How Regulatory Science is Changing

December 15, 2016

USC has a top-notch regulatory science program and in my Bioengineering Seminar this semester, one of our speakers, Dr. Michael Jamieson, a leader in the USC Reg Sci department came to discuss the challenges of developing combination products for national and international markets in today’s medical drug and device landscape.

Did you know?  The FDA now has offices in China and India to inspect the quality of goods because active ingredients in pharmaceutical products are made in these countries.

A drug is defined by its indication/one disease state but devices usually have an intended use and sometimes can have specialized indications. The main difference is that devices “do not achieve primary intended purpose through chemical action and don’t depend on being metabolized” and theoretically can work for multiple disease states, but there can be gray areas. Each product is reviewed either by the drug group or device group in the FDA so the decision is based on the primary mode of action of the product. An inhaler is a drug but a drug eluting stent is a device.

Did you know? Different regulatory systems of different countries are unlikely to be harmonized internationally for political reasons so selling your device or drug depends on the country you are in.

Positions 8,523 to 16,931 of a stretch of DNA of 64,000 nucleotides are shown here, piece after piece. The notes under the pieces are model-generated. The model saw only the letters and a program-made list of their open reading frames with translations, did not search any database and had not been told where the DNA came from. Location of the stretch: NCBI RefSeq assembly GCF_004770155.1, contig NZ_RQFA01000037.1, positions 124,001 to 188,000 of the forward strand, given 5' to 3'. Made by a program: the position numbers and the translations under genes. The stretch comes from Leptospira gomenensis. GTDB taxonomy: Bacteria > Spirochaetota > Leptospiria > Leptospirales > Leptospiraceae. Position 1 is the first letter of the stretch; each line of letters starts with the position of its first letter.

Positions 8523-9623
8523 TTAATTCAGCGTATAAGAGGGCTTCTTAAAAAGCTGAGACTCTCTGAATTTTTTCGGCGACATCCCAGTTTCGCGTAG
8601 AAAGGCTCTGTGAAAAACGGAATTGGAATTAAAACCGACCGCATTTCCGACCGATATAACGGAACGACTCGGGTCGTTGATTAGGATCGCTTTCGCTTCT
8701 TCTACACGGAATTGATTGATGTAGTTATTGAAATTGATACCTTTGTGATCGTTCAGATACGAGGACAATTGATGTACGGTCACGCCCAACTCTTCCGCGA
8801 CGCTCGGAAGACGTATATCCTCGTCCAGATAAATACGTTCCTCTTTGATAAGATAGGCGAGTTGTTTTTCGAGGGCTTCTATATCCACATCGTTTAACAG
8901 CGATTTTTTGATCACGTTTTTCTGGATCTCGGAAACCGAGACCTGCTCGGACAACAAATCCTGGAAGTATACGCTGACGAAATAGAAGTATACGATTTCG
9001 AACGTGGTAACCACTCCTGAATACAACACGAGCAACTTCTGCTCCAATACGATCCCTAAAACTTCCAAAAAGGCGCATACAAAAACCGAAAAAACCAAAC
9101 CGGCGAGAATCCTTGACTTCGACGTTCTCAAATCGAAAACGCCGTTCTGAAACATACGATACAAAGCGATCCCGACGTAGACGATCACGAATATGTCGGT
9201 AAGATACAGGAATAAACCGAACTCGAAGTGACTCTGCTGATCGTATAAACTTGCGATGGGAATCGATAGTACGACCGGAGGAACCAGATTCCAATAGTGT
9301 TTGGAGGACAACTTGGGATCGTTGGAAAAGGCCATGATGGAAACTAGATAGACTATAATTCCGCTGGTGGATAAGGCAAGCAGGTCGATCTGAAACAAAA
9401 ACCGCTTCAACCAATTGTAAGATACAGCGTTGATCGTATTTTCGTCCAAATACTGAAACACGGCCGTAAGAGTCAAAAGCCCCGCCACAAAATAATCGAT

The FDA’s concern with devices attached to drugs is whether the device alters the drug’s behavior if it had not been attached? For example, nanoparticles are attached to chemotherapy drugs making them ineffective until they reach areas where the ph is 4, which only occurs at tumor sites. Would the nanoparticle – a safe transport device – affect how the drug works?

The Office of Combination Products in the FDA are referees who will help a company decide which direction – a device, drug, or biologic – a product should go in. Devices are cheaper and get to market faster so companies benefit by arguing for a device.

Did you know? All these regulations are in the 21 CFR 820 for devices and 210/211 for drugs and useful for biomedical engineers to know.

Published on December 15th, 2016

Last updated on August 29th, 2017